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Date: 15 Oct 2012 05:37:00
Title: New Caledonia to Australia (Bundaberg) - Day 3 - 23 31.041S 161 18.292E

Have just realised that in yesterday's position I forgot to put 'S' after the latitude. Not knowing what the default is, I hope it didn't put us in the northern hemisphere! If it did, we can't fix it until we have fast internet access again. Anyway, we are definitely still in the southern hemisphere. Those with sharp eyes will see from our position above that we have just crossed the Tropic of Capricorn, so no longer in the tropics. Out here the days are quite chilly when there's no sun and the nights are definitely cold, needing full wet weather gear to stay warm.

The weather's been a mixed bag over the last 24 hours. All yesterday and most of last night it was overcast and the forecast trough went through, bringing quite a lot of heavy rain and a few flashes of lightning (not close to us). The wind also dropped down and swung round to the east. It was a struggle to keep up boat speed which dropped to 2.5kts on a few occasions, but by heading more south we managed to keep it at 4 to 5kts most of the time until the trough had passed and the winds returned to 15-20kts from the SE, where they have so far stayed. Having been so overcast for the whole passage, it was a delight in the early hours to see a light in the sky, then many lights as the cloud cleared and sky became full of stars. It's been clear all day today, so a beautiful sunny day with a deep blue sea.

Despite the low speeds overnight, the noon-to-noon run was 147.8 sea miles. This is particularly good as we've had a current of 0.5 to 1kt against us most of the way. The charts indicate a west going current, so this east going current is a doubly whammy - firstly we had assumed we would have 0.5 to 1kt of current with us, which we're not getting, and secondly we certainly didn't expect to have a current against us. From a route planning perspective, we're losing between 24 and 48 miles a day. Not what we wanted! With a double reefed main and most of our inner genoa out we're making 6-7kts, so going along nicely. The sea has built a little further with a swell of about 3 metres from the south, but it's not a problem and it's forecast to start dropping down again tomorrow. At noon we had 499.8 miles to go.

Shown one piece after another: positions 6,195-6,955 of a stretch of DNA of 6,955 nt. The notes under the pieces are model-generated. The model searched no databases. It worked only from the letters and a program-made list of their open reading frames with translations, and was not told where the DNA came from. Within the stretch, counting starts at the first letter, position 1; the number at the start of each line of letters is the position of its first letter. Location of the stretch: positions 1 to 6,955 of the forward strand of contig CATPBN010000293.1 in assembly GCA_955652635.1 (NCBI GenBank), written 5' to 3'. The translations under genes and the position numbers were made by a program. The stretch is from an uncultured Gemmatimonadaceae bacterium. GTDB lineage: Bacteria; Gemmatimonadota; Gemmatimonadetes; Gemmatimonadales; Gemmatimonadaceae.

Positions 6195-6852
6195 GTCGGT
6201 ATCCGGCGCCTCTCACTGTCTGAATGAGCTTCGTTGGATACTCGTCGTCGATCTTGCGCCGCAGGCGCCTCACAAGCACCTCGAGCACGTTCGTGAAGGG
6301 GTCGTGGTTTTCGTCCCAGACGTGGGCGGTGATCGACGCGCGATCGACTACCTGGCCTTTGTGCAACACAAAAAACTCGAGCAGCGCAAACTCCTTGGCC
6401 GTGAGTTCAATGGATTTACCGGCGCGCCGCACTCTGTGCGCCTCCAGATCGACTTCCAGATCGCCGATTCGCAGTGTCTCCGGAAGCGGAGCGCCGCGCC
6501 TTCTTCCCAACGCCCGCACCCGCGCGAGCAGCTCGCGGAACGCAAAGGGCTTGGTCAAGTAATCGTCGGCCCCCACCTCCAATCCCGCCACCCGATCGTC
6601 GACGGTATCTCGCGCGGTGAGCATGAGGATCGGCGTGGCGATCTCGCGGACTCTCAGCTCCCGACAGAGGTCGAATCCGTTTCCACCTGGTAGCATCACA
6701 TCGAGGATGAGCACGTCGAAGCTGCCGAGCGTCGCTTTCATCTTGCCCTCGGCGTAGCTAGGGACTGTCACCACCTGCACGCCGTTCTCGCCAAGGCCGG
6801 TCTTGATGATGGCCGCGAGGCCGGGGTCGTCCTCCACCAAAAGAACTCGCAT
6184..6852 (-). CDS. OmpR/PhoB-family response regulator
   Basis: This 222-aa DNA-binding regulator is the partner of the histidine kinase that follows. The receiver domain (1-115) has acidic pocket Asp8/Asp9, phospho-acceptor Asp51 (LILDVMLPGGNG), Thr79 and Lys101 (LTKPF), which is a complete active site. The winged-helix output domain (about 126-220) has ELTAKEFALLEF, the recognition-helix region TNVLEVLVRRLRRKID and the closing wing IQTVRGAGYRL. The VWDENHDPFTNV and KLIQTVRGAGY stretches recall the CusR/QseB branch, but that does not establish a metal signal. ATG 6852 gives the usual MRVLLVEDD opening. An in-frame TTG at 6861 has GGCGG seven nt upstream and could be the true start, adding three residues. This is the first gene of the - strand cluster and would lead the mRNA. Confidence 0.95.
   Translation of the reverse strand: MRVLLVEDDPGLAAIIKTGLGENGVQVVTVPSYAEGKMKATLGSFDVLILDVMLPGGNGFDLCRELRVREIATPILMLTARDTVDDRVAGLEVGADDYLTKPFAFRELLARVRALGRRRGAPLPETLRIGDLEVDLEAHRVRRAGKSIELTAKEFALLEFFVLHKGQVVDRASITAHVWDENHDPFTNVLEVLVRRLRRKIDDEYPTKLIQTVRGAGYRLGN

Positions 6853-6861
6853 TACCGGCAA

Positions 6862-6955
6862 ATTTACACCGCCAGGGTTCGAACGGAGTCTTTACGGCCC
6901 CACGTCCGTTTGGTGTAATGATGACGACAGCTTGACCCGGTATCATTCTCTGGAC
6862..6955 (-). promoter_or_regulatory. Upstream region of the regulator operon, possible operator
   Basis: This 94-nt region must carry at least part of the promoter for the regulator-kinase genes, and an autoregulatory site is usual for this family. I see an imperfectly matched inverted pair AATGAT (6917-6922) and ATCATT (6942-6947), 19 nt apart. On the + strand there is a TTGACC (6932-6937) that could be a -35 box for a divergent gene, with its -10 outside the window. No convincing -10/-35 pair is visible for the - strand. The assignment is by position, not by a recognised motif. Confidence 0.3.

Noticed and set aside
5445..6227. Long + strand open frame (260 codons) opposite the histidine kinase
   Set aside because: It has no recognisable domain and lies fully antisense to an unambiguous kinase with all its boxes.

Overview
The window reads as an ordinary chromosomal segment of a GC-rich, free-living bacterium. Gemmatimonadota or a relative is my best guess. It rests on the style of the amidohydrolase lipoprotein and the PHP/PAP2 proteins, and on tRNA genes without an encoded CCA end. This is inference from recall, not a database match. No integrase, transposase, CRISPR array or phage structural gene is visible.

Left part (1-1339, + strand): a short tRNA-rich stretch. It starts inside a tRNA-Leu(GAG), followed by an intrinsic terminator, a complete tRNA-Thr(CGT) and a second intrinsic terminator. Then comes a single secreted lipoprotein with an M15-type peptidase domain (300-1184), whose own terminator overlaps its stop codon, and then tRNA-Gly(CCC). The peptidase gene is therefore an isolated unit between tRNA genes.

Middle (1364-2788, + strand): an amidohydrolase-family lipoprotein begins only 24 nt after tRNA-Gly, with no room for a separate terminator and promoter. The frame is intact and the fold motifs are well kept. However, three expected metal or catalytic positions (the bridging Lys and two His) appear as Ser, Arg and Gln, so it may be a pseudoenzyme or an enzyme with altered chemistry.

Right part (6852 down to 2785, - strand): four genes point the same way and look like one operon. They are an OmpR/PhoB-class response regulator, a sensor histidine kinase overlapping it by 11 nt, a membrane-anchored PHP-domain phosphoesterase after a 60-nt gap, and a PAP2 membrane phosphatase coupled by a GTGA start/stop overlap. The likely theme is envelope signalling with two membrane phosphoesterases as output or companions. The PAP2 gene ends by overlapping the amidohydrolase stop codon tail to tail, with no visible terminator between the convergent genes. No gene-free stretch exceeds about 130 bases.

For those who do not know their seas, we're crossing the Coral Sea. To the south is the Tasman Sea, but up at these latitudes, we're in the middle of the Coral Sea. And something we hadn't realised until looking at the paper chart (it's not easy to spot it on electronic charts) is that there is a chain of sea mounts right across the middle, running north to south. Some of these go from a depth of 2500 metres up to just 10 metres! So the route has to be planned to go through one of the gaps to avoid any build up of the seas. Our route takes us between the Argo Bank and Kelso Bank, and we should be going through tonight if the winds hold.

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